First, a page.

Although some people have found spiritual benefit from sickness because of the enforced retirement to bed or hospital which it demands, or because of the reflections which it brings about the limitations of bodily satisfactions and pleasures, it would be a gross misunderstanding to make this the only way of gaining these insights. Other persons have become so embittered and resentful through sickness that they have suffered spiritual loss. Still other persons who have maintained good health have thereby been able to provide the proper circumstances for spiritual search, study, and meditation.
The eye is the reflector of mind, the revealer of a man's heart and the diagnoser of his bodily health.
Schopenhauer: "With health, everything is a source of pleasure; without it, nothing else, whatever it may be, is enjoyable." It follows that the greatest of follies is to sacrifice health for any other kind of happiness, whatever it may be--for gain, advancement, learning, or fame, let alone, then, for fleeting sensual pleasure.
That the life of deep meditation reduces the need of sleep is shown by the case of the Spanish Saint John of the Cross. Three or four hours of repose at night were quite enough for him.
Any new bodily regime can be adopted more quickly and more easily if it is adopted more enthusiastically. Some people play with the thought of it for years but never get actually started on it. Others, frightened into it by some dire necessity or taking to it through strong yearning for its benefits, make up their mind to the point of getting excited about it. For them action is the direct consequence of aspiration.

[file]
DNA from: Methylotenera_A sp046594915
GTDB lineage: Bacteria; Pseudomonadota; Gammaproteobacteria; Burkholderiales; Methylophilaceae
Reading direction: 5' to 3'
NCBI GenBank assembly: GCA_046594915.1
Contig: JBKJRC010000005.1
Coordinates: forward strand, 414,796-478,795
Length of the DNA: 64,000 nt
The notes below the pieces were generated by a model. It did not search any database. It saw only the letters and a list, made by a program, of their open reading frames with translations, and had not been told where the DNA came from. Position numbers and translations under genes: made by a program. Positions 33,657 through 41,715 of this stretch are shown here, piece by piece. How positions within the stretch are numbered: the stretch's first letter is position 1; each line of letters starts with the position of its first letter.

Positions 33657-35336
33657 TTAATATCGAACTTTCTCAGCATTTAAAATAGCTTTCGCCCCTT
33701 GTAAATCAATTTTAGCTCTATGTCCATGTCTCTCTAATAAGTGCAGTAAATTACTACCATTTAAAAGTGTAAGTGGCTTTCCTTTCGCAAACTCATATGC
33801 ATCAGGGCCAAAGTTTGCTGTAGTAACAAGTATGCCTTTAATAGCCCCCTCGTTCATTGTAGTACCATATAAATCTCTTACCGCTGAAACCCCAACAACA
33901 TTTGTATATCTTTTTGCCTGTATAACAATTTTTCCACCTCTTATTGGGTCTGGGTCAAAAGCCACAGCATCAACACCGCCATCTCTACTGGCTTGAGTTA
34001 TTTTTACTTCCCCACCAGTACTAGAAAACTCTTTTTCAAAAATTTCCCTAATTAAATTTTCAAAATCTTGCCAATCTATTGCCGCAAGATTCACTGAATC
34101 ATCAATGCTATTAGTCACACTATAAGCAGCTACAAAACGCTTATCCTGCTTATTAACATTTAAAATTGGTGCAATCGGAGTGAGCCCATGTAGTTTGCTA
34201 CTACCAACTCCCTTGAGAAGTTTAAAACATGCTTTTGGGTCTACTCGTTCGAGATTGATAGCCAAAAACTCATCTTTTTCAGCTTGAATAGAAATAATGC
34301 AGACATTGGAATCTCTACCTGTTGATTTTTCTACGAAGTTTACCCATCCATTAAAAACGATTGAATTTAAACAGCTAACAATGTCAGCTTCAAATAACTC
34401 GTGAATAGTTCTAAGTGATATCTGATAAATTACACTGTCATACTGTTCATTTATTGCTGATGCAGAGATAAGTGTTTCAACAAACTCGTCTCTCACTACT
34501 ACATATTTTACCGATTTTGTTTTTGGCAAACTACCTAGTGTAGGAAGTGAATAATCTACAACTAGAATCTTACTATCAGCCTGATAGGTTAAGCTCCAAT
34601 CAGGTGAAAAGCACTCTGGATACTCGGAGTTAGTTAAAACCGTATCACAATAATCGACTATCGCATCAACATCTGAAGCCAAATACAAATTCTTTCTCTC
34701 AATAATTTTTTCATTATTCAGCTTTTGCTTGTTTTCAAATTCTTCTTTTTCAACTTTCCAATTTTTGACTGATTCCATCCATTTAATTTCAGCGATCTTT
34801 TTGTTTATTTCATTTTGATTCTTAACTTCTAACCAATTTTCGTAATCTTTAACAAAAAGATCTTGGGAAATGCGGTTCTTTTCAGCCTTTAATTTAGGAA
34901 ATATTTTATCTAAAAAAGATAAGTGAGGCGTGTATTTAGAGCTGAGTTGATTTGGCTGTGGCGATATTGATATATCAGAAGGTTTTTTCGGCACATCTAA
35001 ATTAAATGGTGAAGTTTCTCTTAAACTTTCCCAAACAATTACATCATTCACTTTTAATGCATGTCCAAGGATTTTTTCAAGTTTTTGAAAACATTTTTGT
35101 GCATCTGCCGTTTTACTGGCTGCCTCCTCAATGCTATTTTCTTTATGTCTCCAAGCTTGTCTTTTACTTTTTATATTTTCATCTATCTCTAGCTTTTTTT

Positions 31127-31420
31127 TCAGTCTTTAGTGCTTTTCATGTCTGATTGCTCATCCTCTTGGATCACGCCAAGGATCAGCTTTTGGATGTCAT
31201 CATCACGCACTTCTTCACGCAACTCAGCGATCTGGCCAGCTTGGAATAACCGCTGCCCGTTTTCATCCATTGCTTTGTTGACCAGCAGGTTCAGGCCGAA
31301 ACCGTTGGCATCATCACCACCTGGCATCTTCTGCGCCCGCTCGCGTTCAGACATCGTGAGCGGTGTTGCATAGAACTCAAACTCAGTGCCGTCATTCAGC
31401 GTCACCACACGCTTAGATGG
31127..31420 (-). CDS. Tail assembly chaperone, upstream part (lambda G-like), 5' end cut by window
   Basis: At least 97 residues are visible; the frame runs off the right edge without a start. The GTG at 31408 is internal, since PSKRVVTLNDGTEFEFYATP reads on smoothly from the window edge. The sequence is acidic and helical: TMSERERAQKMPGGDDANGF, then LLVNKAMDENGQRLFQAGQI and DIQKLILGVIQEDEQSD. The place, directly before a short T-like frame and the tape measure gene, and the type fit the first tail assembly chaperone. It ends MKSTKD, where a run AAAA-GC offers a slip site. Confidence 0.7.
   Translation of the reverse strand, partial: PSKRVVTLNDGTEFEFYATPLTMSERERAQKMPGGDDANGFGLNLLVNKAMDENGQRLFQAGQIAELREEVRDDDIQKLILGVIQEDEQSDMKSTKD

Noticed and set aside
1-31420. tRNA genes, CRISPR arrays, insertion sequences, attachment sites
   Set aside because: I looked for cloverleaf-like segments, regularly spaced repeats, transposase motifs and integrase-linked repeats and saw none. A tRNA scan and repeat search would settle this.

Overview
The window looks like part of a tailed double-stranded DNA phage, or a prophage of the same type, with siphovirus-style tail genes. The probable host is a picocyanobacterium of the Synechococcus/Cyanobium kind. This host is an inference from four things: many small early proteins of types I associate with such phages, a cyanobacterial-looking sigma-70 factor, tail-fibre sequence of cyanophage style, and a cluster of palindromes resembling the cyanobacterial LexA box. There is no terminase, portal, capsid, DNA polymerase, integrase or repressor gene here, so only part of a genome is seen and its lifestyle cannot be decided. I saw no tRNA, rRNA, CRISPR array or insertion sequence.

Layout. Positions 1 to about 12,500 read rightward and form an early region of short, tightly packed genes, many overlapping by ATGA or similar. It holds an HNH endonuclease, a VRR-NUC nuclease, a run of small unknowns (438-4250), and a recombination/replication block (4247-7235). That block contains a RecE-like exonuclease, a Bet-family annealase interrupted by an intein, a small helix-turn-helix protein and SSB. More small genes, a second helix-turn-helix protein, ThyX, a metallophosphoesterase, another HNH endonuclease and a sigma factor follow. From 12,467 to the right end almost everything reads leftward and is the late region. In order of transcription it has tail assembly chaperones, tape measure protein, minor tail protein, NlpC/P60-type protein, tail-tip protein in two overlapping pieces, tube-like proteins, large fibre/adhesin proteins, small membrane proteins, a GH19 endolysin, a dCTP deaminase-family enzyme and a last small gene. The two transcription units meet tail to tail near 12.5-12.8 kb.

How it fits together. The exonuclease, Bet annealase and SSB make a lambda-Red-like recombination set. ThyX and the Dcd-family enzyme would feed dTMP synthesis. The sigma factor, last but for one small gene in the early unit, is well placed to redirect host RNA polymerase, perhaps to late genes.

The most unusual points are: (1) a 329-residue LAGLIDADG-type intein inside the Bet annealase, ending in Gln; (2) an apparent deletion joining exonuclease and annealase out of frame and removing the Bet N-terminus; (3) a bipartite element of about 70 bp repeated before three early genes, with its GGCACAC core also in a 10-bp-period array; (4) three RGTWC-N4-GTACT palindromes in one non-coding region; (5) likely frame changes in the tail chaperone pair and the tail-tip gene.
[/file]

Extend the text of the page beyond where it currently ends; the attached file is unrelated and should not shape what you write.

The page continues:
Chemical changes in every cell of his body are the outer physical result of this inner second birth.
That word "normal" is a deceptive and even dangerous one to use in these matters. For the human race`s present condition is an unevolved and, from the philosophic standpoint, unclean one. To accept this as the norm, the ideal to be attained by individuals, is to prevent growth.
Sexual desire, wrathful temperament, and despondent outlook may have their source in the body or in the mind, or in both together. Where the physical origin exists, the physical treatment should be given if a lasting result is to be gained.
How proudly and how carefully a cat cleans, washes, and combs its fur coat!
A clean body is more responsive to the finer feelings and nobler thoughts. But we must remember that skin cleanness is only a small part of the whole. The intestinal tract, the tissues, and the organs are the larger part.
To the extent that he has transgressed the laws of moral, mental, and physical hygiene, to that extent he might reasonably be asked to perform penance in proportion. But Nature is not so exacting as that. She will co-operate with and help him from the moment he repents and does some of the required penance.
Constipation is specifically blamed as a hindrance to the practice of meditation by some teachers. They require it to be cured before allowing students to proceed with the practice itself. They prescribe certain exercises and dietetic changes to remove the condition.
Those who want the higher degree of knowledge and peace must buy their way into it. The purchase price is high, no less than abstinence, continence, self-denial, and self-mastery--alike in the realm of thoughts as that of acts.
Even if these physical plane methods offer only contributory help and secondary values, they will still be worth using by those who need all the help they can get.
These regimes are intended to remove some obstacles to the occurrence of Glimpses, obstacles which are physical and emotional. They are methods of cleansing body and feelings to permit the intuitive element to enter awareness more easily. They constitute the preliminary part of the Quest, preceding or accompanying meditation. It is better to eliminate bad habits, stop unhygienic ways of living, and cultivate willpower if meditation is to take its full and proper effect.
The Notebooks are copyright © 1984-1989, The Paul Brunton Philosophic Foundation.